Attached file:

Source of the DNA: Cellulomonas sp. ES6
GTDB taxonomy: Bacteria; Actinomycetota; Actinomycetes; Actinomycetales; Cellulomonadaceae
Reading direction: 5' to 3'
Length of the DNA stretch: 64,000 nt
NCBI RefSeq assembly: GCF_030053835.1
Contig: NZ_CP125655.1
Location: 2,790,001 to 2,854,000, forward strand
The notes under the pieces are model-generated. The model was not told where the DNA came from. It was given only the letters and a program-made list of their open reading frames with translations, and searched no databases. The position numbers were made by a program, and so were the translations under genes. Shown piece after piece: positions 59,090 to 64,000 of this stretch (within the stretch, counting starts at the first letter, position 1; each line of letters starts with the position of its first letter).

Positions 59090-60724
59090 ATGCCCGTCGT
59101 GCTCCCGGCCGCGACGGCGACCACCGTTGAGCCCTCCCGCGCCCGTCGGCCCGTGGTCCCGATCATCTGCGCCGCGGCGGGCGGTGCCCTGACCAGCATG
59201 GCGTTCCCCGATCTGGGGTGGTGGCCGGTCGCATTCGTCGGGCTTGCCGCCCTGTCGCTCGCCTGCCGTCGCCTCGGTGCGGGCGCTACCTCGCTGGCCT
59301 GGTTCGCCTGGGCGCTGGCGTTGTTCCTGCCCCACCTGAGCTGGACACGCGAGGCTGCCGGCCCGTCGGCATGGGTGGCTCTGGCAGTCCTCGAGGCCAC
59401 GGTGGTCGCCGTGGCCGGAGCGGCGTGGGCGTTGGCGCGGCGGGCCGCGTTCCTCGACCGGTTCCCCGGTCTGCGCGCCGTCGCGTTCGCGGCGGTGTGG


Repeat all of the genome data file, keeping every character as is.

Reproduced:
Source of the DNA: Cellulomonas sp. ES6
GTDB taxonomy: Bacteria; Actinomycetota; Actinomycetes; Actinomycetales; Cellulomonadaceae
Reading direction: 5' to 3'
Length of the DNA stretch: 64,000 nt
NCBI RefSeq assembly: GCF_030053835.1
Contig: NZ_CP125655.1
Location: 2,790,001 to 2,854,000, forward strand
The notes under the pieces are model-generated. The model was not told where the DNA came from. It was given only the letters and a program-made list of their open reading frames with translations, and searched no databases. The position numbers were made by a program, and so were the translations under genes. Shown piece after piece: positions 59,090 to 64,000 of this stretch (within the stretch, counting starts at the first letter, position 1; each line of letters starts with the position of its first letter).

Positions 59090-60724
59090 ATGCCCGTCGT
59101 GCTCCCGGCCGCGACGGCGACCACCGTTGAGCCCTCCCGCGCCCGTCGGCCCGTGGTCCCGATCATCTGCGCCGCGGCGGGCGGTGCCCTGACCAGCATG
59201 GCGTTCCCCGATCTGGGGTGGTGGCCGGTCGCATTCGTCGGGCTTGCCGCCCTGTCGCTCGCCTGCCGTCGCCTCGGTGCGGGCGCTACCTCGCTGGCCT
59301 GGTTCGCCTGGGCGCTGGCGTTGTTCCTGCCCCACCTGAGCTGGACACGCGAGGCTGCCGGCCCGTCGGCATGGGTGGCTCTGGCAGTCCTCGAGGCCAC
59401 GGTGGTCGCCGTGGCCGGAGCGGCGTGGGCGTTGGCGCGGCGGGCCGCGTTCCTCGACCGGTTCCCCGGTCTGCGCGCCGTCGCGTTCGCGGCGGTGTGG